Advance work on the Burrard Inlet Water Quality Objectives for contaminants of concern

Implement and enforce the Prohibition of Certain Toxic Substances Regulations (2012) to combat contaminants of concern, such as PFAS

Enhance regulatory controls for contaminants as necessary

Prevent and reduce plastic waste through the Ocean Plastics Charter and the Canada-wide strategy on zero plastic waste

Use the Framework for Environmental Risk Assessment of Pesticides to assess risks to ecological receptors and to identify potential risk management measures as required

Encourage and coordinate with other nations to reduce contamination (e.g., via international instruments such as Stockholm, Minamata)

Consider SRKW in wastewater management by upgrading wastewater treatment plants in the Salish Sea area at a minimum as required through the Wastewater Systems Effluent Regulations (2012)

Make informed decisions that take into account available scientific data
Develop a diet and sediment environmental quality guideline derivation protocol for bioaccumulative substances that is protective of higher trophic level marine mammals (i.e. SRKWs)

Recommend the use of guidelines for contaminants to protect SRKW and Chinook salmon and make these guidelines public

Fill priority data gaps as identified in the TWG’s decision-making scientific framework

Compare environmental concentrations to the suite of recommended guidelines

Adopt or add guidelines that protect SRKW as policy

Develop regulatory controls for contaminants as necessary

Prevent and reduce plastic waste in the marine environment

Consider bans on certain plastic materials

Create improvements and/or expand Extended Producer Responsibility programs to include some single-use plastics and make changes to the deposit systems in BC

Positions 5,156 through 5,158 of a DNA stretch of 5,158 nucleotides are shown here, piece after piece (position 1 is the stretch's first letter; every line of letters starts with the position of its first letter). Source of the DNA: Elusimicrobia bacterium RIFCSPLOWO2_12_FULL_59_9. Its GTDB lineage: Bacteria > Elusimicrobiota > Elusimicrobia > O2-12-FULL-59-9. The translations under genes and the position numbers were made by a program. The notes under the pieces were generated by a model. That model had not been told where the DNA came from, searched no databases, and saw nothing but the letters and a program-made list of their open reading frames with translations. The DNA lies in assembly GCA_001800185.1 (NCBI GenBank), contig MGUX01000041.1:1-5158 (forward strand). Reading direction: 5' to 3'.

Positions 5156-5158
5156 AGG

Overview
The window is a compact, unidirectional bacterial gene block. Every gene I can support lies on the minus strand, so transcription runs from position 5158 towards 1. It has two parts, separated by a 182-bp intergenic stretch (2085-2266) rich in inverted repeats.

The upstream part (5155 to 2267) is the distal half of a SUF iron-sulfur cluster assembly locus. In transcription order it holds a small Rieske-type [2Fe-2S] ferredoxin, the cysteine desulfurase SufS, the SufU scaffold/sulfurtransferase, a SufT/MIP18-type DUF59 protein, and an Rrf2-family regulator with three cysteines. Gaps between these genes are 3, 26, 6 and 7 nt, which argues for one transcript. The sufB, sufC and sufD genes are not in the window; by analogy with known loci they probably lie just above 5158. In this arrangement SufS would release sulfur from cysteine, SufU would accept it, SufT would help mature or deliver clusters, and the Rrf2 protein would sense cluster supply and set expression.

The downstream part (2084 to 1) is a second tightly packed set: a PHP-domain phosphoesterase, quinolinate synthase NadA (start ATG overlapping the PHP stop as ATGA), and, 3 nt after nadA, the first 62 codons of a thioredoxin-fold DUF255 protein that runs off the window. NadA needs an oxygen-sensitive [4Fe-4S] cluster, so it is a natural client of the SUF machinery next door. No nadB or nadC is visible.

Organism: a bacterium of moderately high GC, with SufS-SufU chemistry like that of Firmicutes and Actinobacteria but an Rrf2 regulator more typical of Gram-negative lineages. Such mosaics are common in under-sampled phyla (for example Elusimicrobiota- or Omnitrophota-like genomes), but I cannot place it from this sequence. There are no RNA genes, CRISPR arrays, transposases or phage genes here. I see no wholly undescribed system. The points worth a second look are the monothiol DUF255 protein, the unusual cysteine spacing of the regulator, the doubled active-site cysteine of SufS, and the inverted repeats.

Share data, information and knowledge amongst partners to inform decision-making Continue to make data publicly available and easily accessible

Incorporate data into the Pollutants Affecting Whales and their Prey Inventory Tool (PAWPIT) as feasible

Foster and develop local relationships in BC to promote and encourage collaboration and efficiencies to reduce contaminants

Collaborate to coordinate water quality and biological monitoring amongst stakeholders and develop processes, procedures, tools to share data

Continue to produce the publicly available Pesticide Sales and Use Survey reports to share updated data on the types of pesticides that are sold and used in BC
Increase collaboration amongst partners (including regulators and those collecting monitoring data) as well as sharing data, information and expertise

Share previously internal data publicly

Organize and maintain a focused multi-stakeholder group for collaboration and advice

Investigate the coordination of environmental monitoring of pesticides

Share provincial contaminated sites and authorized discharge data electronically
Conduct research and monitoring to further our understanding of contaminants in the environment and their impacts Conduct research and monitoring of contaminants of concern to SRKW and Chinook salmon and their habitats (e.g. Ocean Wise Conservation Association’s monitoring programs, the Government of Canada’s Whale Initiative, university experts)

Maintain coordination amongst researchers and use standardized methods for sampling where available and appropriate

Identify hotspots for contaminants of concern and where action needs to be taken to mitigate these effects
Identify research gaps (i.e. key research questions)

Investigate the feasibility of a standard testing protocol for microplastics in water, sediment and aquatic animal tissues

Use information from PAWPIT to inform further activities

Develop a model for total maximum daily loading of contaminants of concern (i.e. the max amount of chemicals that could be released to the system)
Undertake outreach, education, and engagement to inform the public and involve them in solutions Building an empowered, active and knowledgeable community through creative, inclusive, and impactful communication tools and outreach events

Continue the established education and outreach programs (e.g. Ocean Wise Conservation Association’s Plastic Wise initiative, Shoreline Cleanups, Ocean Education and Leadership programs for children and youth, and Pollution Tracker)
Undertake and support further outreach and education initiatives regarding contaminants

Develop interpretive signs and in-person interpretive programs